Microsoft has released update KB3087126 to address some important security flaws in OWA. Upon installing this update into my Exchange 2013 CU9 environment, however, I encountered some significant problems that left some of my servers in a completely non-working state! Continue reading
I’ve been putting all my projects onto GitHub, and as part of that I’ve gotten used to using (GitHub-flavored) Markdown to produce my README files. And it was good!
Now I have a project that I’m getting ready to publish to PyPi. Which is a great service, but it comes with a significant handicap: Your documentation needs to be in reStructuredText. Continue reading
The phrase “grow a pair” (of testes) is a common one, usually used to mean that one needs to toughen up in the face of some minor adversity. “What if I ask her out and she rejects me?” “Grow a pair, man!” Because of the overt link to male genitalia, it is often claimed that this phrase is sexist, with the go-to argument being that it implies that only men can be tough, and for a woman to be tough she has to — if you’ll pardon the mixed metaphor — “man up”.
But that’s wrong. Because the phrase is not sexist — it’s just stupid. Continue reading
Posted in Random
Tagged politics, sexism
If you try and create a Database Availability Group using the EAC — and hope to use that new-fangled feature of creating one without an IP address — you will fail, and neither Microsoft’s documentation nor any of the myriad TechNet blogs will help you one whit.
Worse, your entire AD structure will be in such a state that manual intervention and cleanup of the garbage Exchange created will be necessary — but, again, no one will bother to tell you that! Continue reading
I love Dropbox. I’ve previously posted about how it can be used to help back up your files. But what about backing up Dropbox itself?
Well, since I happen to have a file server running automated backups, I decided I wanted my Dropbox files backed up on it as well. Unfortunately, setting that up wasn’t as easy as it should have been… Continue reading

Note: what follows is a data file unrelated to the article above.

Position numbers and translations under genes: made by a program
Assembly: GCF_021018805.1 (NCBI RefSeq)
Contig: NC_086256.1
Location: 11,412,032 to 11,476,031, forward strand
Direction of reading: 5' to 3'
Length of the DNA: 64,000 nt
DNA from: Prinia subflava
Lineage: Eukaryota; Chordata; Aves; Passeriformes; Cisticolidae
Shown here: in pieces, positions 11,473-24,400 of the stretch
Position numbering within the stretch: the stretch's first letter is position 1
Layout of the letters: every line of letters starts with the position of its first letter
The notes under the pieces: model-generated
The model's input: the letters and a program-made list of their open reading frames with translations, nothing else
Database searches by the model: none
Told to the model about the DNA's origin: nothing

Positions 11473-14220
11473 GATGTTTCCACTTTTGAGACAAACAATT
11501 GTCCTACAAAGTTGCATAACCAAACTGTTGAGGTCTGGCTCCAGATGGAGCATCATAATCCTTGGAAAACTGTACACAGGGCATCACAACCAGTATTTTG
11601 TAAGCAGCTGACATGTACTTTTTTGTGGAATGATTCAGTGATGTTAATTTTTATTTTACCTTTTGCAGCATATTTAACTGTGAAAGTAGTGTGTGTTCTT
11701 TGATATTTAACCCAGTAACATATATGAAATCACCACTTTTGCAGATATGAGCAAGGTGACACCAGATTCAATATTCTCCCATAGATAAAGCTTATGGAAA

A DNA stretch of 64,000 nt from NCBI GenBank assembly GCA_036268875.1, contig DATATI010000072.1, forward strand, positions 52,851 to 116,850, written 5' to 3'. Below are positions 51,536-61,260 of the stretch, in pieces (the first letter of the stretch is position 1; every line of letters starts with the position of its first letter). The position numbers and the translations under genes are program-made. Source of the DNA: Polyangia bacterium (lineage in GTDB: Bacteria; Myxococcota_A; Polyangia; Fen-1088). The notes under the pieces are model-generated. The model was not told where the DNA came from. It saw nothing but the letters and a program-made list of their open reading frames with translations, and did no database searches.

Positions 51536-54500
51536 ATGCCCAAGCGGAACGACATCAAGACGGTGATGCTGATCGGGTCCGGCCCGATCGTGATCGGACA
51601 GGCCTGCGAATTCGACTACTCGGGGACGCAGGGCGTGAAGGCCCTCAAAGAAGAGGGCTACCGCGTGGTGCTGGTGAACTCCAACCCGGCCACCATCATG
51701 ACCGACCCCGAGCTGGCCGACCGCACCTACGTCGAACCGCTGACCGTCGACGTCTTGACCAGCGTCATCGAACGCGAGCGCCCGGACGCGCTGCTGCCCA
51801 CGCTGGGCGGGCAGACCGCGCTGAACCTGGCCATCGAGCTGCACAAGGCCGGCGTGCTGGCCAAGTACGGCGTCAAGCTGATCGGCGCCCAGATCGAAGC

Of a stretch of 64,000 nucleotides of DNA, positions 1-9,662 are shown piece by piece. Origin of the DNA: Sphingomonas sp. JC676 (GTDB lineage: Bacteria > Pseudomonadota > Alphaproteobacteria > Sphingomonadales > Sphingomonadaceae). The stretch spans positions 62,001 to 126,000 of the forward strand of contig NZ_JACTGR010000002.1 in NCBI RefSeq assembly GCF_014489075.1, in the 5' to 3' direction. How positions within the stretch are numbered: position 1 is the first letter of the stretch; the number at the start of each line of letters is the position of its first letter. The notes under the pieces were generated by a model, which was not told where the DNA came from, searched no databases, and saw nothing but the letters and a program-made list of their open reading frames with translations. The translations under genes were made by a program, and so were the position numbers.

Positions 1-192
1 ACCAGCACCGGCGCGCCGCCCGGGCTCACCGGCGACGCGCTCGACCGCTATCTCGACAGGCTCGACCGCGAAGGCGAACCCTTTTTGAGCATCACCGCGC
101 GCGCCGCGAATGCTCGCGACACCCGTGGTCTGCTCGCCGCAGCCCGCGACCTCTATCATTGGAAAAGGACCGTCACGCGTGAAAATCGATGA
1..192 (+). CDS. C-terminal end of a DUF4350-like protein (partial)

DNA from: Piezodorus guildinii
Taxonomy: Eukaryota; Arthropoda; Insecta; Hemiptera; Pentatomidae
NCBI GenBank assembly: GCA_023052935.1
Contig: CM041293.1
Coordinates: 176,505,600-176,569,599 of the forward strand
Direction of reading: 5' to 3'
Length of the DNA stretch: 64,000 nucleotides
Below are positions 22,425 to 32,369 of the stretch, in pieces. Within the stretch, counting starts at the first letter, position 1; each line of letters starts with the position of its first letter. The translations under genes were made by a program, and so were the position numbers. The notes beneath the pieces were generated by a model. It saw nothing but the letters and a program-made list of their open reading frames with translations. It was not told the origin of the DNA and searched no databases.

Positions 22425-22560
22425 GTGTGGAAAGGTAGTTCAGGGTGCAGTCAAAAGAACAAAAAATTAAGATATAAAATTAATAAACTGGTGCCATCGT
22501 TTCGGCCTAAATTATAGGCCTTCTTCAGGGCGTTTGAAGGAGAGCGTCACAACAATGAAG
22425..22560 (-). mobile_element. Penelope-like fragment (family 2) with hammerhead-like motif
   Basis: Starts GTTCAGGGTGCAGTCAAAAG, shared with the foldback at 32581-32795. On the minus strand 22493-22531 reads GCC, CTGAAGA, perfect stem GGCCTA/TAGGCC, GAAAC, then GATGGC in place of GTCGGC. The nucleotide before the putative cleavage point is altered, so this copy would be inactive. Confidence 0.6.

Ugh. I can’t count how many times this one’s bit me, and frustratingly kept my
cron scripts from running — always without error, or notice, or even warning, no matter how many logs I scour! Continue reading
Posted in Tech
Tagged cron, fail, linux, ubuntu
I love Git. Before I discovered version control, I lived a dangerous cowboy-coder life, and I loved that. But then I was introduced to Subversion, and I saw that this was better. Then, I met Git, and saw that is was better still — best, even!
Recently I discovered the one thing SVN does better than Git: with SVN you can checkout only a subdirectory of a repository; with Git, you must check out all, or nothing. Oh well, Git’s light, having multiple repositories doesn’t hurt.
But most recently — today — Git bit me right in the arse. And I am not happy about the hundreds of lines of lost code. Not. One. Bit. Continue reading
Posted in Tech
Tagged fail, git, pet peeves
Short version: Remember Me is a fun game that tells an incredibly compelling story. It has its drawbacks, but overall it easily earns 4/5 from me — do yourself a favor, buy this game!
And let me say up front that this review, while it will touch on some specifics of the game, will be spoiler-free. Additionally, I will delete any comments that spoil the story. So, read away without fear of having the story spoiled for you! Continue reading
As I have for the last six years (with one exception owing to being in India for the month), this year I am doing NaNoWriMo. The short version? I’m writing a 50,000-word novel in the 30 days of November.
What would happen if my computer were to die on November 29th, just before I hit that goal after working so hard for it all month? Would I crawl into the fetal position and bawl my eyes out like a little baby?
Well, I might, actually, but not because of any work lost on my novel. Thanks to Scrivener and Dropbox, my novel is well in hand and quite securely backed up! Continue reading
Tor is great for browsing the internet anonymously. But, it’s not perfect — rogue software on your machine can compromise your identity and reveal who you are by simply sending its own network traffic. If you can isolate your machine, however, and guarantee that all network traffic goes through Tor, you greatly improve your odds of maintaining your anonymity online.
This is known as an “isolating proxy“, and using Shorewall it is actually quite simple to configure one yourself. Continue reading